(CBS) NEW YORK Last April, police targeted a sex-for-money operation at a well-known Brooklyn massage parlor. They sent in an undercover officer to catch them in the act. Instead, the cops involved were the ones who got stung.
Pictures taken from a series of hidden surveillance cameras show the undercover officer entering, standing in the massage parlor lobby and then walking out. He spends a total of 43 seconds inside. Yet the officer claimed that during those 43 seconds he was solicited by all eight women working there. Moments later the vice squad moved in and the workers and massage parlor owner were arrested for prostitution. Based on the surveillance photos, prosecutors now believe the undercover officer was lying.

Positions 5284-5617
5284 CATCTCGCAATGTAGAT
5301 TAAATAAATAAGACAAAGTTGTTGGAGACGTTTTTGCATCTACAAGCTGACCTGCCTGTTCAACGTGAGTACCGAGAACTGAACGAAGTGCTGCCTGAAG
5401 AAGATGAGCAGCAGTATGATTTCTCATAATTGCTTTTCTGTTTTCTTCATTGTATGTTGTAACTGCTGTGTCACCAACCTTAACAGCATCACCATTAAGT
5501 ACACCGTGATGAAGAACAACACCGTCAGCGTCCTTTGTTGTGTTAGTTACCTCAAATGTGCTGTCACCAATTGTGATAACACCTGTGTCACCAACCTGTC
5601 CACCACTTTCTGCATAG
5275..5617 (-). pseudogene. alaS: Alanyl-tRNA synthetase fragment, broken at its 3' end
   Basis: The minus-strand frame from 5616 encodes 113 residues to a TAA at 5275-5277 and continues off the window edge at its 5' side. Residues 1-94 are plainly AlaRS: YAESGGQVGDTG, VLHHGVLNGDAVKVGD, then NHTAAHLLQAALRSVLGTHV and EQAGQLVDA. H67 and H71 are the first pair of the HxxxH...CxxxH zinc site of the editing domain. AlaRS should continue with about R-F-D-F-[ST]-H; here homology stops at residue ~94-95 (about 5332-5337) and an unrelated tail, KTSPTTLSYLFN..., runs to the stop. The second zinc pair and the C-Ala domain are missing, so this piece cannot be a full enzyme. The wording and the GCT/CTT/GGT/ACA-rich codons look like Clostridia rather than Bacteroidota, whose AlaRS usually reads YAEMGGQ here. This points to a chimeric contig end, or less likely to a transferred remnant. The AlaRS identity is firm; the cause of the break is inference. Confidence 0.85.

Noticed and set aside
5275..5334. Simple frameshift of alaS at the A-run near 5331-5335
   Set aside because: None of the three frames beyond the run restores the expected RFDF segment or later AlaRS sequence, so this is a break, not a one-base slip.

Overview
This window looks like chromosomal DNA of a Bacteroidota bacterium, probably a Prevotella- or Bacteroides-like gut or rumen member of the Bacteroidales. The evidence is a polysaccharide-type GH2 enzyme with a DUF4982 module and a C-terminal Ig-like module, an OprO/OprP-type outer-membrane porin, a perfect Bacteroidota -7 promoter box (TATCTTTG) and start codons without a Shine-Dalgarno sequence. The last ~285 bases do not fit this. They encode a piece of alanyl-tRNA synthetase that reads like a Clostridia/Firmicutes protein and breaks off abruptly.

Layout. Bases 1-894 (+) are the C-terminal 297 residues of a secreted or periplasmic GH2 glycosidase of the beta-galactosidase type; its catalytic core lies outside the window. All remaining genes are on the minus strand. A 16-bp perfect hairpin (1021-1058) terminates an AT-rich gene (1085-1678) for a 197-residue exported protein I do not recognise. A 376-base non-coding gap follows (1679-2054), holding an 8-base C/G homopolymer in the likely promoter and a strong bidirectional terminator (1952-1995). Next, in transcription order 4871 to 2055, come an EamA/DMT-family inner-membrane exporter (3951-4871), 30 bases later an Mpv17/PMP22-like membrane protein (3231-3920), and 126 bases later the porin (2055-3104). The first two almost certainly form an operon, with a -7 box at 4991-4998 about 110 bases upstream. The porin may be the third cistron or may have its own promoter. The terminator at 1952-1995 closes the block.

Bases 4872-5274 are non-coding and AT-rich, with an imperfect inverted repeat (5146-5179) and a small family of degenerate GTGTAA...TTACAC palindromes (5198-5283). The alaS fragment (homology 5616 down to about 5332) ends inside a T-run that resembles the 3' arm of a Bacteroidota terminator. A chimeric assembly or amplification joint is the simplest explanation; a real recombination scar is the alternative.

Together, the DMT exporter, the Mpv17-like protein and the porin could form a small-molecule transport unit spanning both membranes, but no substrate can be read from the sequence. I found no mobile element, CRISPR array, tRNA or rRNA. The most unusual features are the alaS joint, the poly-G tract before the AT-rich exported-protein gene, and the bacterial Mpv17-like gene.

Besides embarrassment, this case highlights the issue of police credibility.
When the police take shortcuts in cases they consider to be obvious or an embarrassment, it has a ripple effect in the tougher cases where misconduct can result in letting the most violent offenders go free or in locking up innocent people.
We need a strong and ethical police force.
That means more than a quick fix of firing the officers who were caught doing wrong. It means identifying the contributing factors and changing those factors until it is easier for the police to be ethical and harder for them to be unethical.
If contributing factors are lack of funds for investigations, evidence handling or training, then we as members of the public need to decide if we are willing to pay for a strong, ethical police force.
I missed something about this story the first time I read it, but the sophisticated surveillence system likely captured much more than the activity of the police. Every customer who entered the premises must have also been recorded. The only question is whether everything was recorded.
I wonder how many of their customers have realized this and whether that's keeping them from getting a peaceful sleep.
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